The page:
Lindsey Barber headshot Lindsey Barber is a Marketing Communications Account Executive and Fellowship Coordinator at Hill+Knowlton Strategies Chicago, a global public relations and integrated communications agency.

Tags: Advice from a Pro · First Day on the Job · Guest Post · Intern

4 responses so far ↓

  • 1 Denia Peacock // Jun 5, 2017 at 8:29 pm

    Great tips! I am a junior at Southeast Missouri State University and I am on the hunt for the most successful internships. One question that I had was pertaining to how to handle a bad internship? Is there such a thing? My worry is that I will apply to a place that does not give me the experience that I desire for the career.

  • 2 Emma Barden // Jun 6, 2017 at 4:14 pm

    Hi Lindsey!
    I am going to be a senior at Southeast Missouri State University and I’m majoring in Public Relations. I currently have an internship right now and I absolutely love it! I work with their marketing team, but one thing I struggle with is asking for help. My boss will give me a list of five or more tasks I have to complete and sometimes I forget minor details because there’s so much information. How do I go about asking my boss for help on details I have forgotten? I don’t want to look forgetful or have her think I don’t listen!

    Thank You!

  • 3 Lindsey Marie // Jun 7, 2017 at 5:05 pm

    Thanks, Denia!
    No, I don’t believe there are bad internships. I feel that internships are the perfect opportunity to figure out what you want in your career. We all have a picture of the ideal, but we may discover what we thought was the “dream job” isn’t the right fit. With every internship, I discovered something new about myself that ultimately led me to the agency I work for today. As far as how to handle the internship that may not be the best for you – try make the most of it. Find someone within the company that you can learn from. Strike up a conversation with someone you don’t work with directly, or have an open conversation with your supervisor about a skill you are hoping to learn and see where they can help. The worst thing you can do is check-out early and let your team down. You may end up walking away with a skill you never thought you’d have. Remember, internships aren’t permanent, but make the time you have worthwhile.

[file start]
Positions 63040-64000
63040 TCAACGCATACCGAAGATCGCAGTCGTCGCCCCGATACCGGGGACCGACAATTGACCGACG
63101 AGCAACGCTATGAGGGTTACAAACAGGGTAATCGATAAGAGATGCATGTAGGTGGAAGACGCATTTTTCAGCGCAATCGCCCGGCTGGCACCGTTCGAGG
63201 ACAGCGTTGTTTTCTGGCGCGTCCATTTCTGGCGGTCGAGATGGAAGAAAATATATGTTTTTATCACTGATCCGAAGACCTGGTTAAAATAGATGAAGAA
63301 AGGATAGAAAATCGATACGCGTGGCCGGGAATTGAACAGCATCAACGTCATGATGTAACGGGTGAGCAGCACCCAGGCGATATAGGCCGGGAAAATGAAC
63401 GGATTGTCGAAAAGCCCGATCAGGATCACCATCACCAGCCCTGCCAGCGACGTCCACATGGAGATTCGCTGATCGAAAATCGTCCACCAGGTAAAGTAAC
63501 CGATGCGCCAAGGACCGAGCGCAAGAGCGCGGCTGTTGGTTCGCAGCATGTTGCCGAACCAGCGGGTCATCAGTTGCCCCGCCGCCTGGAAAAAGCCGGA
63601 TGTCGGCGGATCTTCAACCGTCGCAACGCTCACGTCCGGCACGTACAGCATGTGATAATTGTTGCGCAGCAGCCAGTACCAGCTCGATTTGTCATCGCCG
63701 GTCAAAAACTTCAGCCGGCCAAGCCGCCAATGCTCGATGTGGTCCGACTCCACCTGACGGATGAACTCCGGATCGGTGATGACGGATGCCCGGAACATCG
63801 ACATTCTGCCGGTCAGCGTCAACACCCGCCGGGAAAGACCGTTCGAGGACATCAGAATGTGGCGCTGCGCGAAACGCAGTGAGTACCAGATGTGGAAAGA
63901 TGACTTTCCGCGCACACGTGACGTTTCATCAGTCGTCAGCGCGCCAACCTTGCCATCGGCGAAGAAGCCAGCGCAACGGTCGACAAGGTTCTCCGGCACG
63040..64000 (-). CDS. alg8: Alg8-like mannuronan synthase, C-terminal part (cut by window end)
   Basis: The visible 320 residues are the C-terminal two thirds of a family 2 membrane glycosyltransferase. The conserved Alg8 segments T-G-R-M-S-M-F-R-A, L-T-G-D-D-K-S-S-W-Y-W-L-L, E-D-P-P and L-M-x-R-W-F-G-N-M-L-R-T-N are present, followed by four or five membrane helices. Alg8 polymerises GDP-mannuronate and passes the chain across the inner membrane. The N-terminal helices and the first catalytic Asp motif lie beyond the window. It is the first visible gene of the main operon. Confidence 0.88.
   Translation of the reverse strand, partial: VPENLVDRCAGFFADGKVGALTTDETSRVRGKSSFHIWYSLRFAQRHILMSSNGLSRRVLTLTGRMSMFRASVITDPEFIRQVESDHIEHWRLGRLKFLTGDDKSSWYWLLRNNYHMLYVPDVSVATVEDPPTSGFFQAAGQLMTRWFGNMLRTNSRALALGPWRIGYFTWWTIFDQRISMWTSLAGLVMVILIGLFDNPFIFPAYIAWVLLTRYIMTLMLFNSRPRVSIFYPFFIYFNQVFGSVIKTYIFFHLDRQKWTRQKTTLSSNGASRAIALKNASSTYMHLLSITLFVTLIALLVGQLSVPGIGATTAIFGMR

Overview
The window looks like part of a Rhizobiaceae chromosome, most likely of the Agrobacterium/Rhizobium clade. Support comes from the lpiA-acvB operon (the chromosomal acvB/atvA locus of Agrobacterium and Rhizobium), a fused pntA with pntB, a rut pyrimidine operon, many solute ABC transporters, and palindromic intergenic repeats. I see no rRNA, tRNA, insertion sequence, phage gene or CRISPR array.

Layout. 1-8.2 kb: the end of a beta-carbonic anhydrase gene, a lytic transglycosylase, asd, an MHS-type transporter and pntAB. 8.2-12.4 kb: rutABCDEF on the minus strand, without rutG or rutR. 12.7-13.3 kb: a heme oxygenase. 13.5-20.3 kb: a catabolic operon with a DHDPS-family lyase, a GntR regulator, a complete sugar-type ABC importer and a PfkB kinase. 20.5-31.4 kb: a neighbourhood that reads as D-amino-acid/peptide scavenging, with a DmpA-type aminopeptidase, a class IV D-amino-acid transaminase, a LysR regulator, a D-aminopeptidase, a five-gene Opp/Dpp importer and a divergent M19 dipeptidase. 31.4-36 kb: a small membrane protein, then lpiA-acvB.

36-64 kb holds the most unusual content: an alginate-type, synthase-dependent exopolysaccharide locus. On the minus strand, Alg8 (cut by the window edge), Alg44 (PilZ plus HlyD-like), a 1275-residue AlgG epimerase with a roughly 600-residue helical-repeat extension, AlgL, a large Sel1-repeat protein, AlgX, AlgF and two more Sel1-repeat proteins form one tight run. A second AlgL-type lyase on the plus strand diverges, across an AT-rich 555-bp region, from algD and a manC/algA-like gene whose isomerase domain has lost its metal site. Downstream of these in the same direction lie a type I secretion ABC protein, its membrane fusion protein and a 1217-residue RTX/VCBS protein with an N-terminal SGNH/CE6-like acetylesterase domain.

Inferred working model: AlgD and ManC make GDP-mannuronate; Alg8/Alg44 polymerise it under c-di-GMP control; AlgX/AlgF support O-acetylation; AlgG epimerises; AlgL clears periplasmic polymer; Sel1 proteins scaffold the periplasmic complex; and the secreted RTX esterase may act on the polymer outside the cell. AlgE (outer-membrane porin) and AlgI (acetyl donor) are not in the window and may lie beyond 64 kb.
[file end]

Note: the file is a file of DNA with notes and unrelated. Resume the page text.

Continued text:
• 4 Lindsey Marie // Jun 7, 2017 at 5:06 pm

    Hi Emma!
    Congrats on your senior year! When I first began as an intern, I often struggled with the same issue. I recommend inviting your boss out to coffee and begin by telling her/him how much you are enjoying the internship experience. Share something specific you have learned during your time there and expand on how it has benefited you. Continue by saying that you appreciate all of the responsibility given to you; however you typically work best when direction/feedback is in written form/email. Explain that it is important to you that all work produced is detail-oriented and that you want to ensure you are contributing to the team efficiently. By requesting directions/feedback in written form, you have something directly to reference and a platform to review, if follow-up questions are needed.